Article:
Breakfast always included an amuse-bouche of chocolates and candy from those overly abundant stockings. This was followed promptly by my Mom’s family-famous Aunt Jemima pancakes. Afterward, my sister and I would decamp to our rooms with our treasures, returning only for the occasional cookie or piece of chocolate from the now shapeless stockings.
Family and friends would stop by throughout the day for gift exchanges. By two o’clock on Christmas Day, it was as if no fish had existed in the house a scant eighteen hours before. We gorged ourselves on my Dad’s antipasto along with my Mom’s artichokes and lasagna (all prepared ahead of Christmas Eve). A ham or turkey with trimmings usually accompanied our Italian food shoutout. We finished our early dinner, and by five o’clock, it was all over. Like preparing for a marathon and getting to the finish line with no fanfare, Christmas was over after so many weeks of anticipation.
I could often be found sitting under the fake tree gazing fixed-stared at the twinkle of lights. I lay there listening to the likes of John Cougar (as he was then known) and thinking that this was the best time of year. People were happy and celebrating all together. People were genuinely nice to each other everywhere you went. All things seemed possible. I hoped it would never end.
With the memory of my Dad now in my heart, we try to create warm and heartfelt Christmases for our children to carry with them. There aren’t always seven fishes. However, some traditions like my Dad’s fish, Mom’s lasagna and those melt in your mouth butterballs are always present. Along the way we have created our own traditions, too. My husband decorates our home like there is a trophy at stake. We always donate toys to our local Children’s Hospital. We go from tree lot to tree lot with the kids searching for our perfect tree. A day or two later, we can be found decorating it with friends and family. To entice decorators, there is a generous amount of liquid holiday cheer and Chinese takeout filling our tabletops. And before I head into the kitchen to make my own pancakes on Christmas morning, a few pieces of cookies and candy are eaten by all of us.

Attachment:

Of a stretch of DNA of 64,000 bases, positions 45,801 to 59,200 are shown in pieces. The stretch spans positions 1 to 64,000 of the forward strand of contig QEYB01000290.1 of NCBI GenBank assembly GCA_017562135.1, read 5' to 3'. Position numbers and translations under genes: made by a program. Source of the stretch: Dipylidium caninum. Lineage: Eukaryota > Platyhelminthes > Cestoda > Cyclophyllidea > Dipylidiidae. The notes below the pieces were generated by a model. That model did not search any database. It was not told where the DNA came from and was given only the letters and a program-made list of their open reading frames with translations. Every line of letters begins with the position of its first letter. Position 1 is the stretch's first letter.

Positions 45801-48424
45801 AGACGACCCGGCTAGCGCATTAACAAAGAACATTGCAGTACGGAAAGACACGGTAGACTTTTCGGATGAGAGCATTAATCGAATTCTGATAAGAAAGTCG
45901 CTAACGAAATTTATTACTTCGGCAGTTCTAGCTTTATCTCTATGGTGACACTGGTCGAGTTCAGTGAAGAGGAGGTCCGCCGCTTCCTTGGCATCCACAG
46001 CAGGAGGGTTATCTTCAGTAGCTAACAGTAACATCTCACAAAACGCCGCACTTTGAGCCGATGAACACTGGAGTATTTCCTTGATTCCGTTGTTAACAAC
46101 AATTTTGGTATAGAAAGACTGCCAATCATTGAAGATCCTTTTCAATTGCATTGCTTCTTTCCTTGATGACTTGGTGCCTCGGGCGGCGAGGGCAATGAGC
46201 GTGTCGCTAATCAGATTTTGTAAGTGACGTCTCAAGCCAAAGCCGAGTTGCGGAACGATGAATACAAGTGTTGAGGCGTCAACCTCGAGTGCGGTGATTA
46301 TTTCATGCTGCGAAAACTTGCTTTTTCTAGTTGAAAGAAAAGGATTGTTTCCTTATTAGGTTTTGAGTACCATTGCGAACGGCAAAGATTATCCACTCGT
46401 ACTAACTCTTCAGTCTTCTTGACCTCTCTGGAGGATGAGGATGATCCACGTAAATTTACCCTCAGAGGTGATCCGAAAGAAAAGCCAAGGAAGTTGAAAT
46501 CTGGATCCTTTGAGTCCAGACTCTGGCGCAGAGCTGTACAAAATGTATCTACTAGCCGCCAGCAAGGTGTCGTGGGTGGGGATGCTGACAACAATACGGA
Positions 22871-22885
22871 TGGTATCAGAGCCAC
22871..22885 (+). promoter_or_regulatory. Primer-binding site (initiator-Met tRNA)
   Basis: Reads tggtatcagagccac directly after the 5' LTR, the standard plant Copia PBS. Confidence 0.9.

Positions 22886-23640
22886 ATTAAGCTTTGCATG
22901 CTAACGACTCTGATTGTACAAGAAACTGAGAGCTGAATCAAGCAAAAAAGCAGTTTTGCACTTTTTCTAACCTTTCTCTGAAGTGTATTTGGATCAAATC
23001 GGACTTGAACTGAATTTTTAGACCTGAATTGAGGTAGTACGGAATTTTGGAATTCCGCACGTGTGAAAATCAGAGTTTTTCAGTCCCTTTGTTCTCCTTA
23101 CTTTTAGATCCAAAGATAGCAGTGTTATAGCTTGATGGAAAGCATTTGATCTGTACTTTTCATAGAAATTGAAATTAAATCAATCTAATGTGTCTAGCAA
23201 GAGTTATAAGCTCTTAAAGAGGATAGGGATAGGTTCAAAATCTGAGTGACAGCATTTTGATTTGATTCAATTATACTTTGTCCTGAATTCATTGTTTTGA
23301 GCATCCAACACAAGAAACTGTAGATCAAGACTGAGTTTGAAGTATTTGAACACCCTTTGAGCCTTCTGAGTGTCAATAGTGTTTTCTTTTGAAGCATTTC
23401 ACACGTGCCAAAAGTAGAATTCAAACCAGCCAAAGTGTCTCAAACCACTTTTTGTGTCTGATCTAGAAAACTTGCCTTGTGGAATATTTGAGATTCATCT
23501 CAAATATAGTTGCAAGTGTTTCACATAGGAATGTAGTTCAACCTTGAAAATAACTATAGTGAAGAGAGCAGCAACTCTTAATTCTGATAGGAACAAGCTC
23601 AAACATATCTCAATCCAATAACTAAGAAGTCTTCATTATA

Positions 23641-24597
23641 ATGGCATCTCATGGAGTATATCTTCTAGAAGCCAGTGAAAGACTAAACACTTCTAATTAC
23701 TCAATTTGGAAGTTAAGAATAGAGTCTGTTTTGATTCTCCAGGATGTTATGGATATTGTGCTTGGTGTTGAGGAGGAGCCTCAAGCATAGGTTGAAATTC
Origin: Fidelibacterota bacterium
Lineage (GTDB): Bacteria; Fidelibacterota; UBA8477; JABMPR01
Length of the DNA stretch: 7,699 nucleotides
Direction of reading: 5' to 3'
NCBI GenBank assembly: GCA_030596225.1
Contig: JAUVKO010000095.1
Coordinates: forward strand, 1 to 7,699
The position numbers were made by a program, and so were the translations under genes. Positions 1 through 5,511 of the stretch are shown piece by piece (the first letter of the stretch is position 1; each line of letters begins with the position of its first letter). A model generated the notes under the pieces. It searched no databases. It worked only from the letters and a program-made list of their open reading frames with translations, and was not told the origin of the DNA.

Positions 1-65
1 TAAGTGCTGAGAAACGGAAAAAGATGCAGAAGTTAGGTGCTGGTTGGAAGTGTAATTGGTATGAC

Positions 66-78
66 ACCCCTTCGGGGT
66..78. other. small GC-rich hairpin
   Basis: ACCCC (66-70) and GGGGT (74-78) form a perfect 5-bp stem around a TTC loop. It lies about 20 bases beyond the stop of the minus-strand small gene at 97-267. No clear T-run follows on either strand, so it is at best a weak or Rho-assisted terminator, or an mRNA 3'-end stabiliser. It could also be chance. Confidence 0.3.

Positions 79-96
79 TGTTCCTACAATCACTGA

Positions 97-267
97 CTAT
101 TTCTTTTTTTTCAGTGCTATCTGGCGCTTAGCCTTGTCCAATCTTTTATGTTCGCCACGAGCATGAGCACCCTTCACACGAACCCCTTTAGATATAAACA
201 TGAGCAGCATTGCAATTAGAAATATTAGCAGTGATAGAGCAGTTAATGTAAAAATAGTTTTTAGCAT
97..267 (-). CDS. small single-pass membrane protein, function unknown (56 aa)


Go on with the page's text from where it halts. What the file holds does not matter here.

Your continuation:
I long ago discovered the two true meanings of Christmas: first, giving of one’s self to others in need. And secondly, spending time with family and friends, loving and appreciating each other.
I understand it’s difficult to feel comfort when you are elbow to elbow at the mall searching against a clock for the perfect gift for a special person. It’s sometimes impossible to feel joy when you are in a years-long grudge with a family member sitting across the table. However, anything is possible at this time of year whether you celebrate Christmas, Hanukkah, Kwanza or family itself. I continue to steal a few minutes each year to look at the sparkly lights in our tree. I am forever grateful for all I have and all I have had. I am mesmerized even now, remembering the past, enjoying the present and looking forward to future Christmases.
I only wish the warmest and happiest of joy to all.